Spotlight on Sophie Scott
16 January 2019
Sophie Scott was the recipient of a Provost’s Award for Public Engagement in 2012 for a Summer Science Exhibition at the Royal Society called LOL, The Science and Art of Laughter. It led to a TED talk, an episode of Horizon and the Royal Institute Christmas lectures in 2017.
What is your role and what does it involve?
I’m a professor of cognitive neuroscience, and my research is into the neurobiology of human vocal communication.
How long have you been at UCL and what was your previous role?
I have been at UCL for twenty years, and prior to that I worked at the MRC Applied Psychology Unity in Cambridge as a scientific officer. When I came to UCL I applied for, and was awarded, a Wellcome Trust fellowship, and I was on that programme for several years.
You have previously won one of the Provost’s Award for Public Engagement here at UCL, what project was that for?
It was for a Summer Science Exhibition at the Royal Society in 2012 – called LOL, The Science and Art of Laughter, it was an exhibit where we explored the neurobiology of laughter, and we worked with loads of comedians to ensure that there was laughter going on, that we could investigate at the exhibit itself.
Has winning the award changed things for you?
It was lovely to have all the work acknowledged in such a prestigious way, and also I think it helps demonstrate that it is worth taking public engagement seriously. The LOL project itself has led to a TED talk, an episode of Horizon and the RI Christmas lectures in 2017, so it definitely was a good start!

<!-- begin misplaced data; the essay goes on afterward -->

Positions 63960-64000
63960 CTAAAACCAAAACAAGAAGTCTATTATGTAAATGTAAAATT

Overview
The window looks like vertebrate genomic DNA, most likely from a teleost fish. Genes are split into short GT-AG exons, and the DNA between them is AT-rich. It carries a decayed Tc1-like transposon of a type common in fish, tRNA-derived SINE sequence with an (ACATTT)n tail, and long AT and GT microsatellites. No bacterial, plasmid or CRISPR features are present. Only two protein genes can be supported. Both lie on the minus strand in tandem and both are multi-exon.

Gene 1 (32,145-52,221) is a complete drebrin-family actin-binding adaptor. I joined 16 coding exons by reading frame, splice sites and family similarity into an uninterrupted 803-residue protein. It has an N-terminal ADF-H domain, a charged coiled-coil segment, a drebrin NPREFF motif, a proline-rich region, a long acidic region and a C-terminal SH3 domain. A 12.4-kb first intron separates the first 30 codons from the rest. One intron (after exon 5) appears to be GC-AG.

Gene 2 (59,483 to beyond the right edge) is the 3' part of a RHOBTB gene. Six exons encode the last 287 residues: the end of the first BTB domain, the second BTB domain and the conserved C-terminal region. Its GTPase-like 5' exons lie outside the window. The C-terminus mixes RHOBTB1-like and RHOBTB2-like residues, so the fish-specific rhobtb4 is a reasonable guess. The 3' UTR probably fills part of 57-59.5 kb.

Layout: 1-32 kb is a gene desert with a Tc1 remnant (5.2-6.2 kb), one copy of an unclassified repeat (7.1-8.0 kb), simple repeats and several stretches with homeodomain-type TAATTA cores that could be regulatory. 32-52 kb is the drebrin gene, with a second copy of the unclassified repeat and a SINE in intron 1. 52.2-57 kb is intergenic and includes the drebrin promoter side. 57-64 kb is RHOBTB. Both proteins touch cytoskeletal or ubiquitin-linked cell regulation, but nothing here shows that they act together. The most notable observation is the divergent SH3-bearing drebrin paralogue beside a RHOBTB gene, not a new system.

Tell us about a project you are working on now which is top of your to-do list
Scientifically, I have been trying to improve our understanding of the neural control of vocalisations – like laughter. This is technically hard but extremely interesting.
What is your favourite album, film and novel?
Film: Planes Trains and Automobiles
Album: Unknown Pleasures, Joy Division
Novel: Coming from behind, Howard Jacobson
What is your favourite joke (pre-watershed)?
What’s round and sounds like a trumpet?
Who would be your dream dinner guests?
Stella Gibbons, Monica Dickens, Jane Austen, Victoria Wood, Hattie Jacques, French and Saunders, Sarah Millican and my dad.
What advice would you give your younger self?
Make time for the good days. Good days matter.
What would it surprise people to know about you?
I can ring church bells.
What is your favourite place?
Lancashire (all of it: Blackpool if you force me to choose a bit of it)
Nominations are closing soon for the Provost’s Awards for Public Engagement, get your votes in by 5pm, 28 January 2019.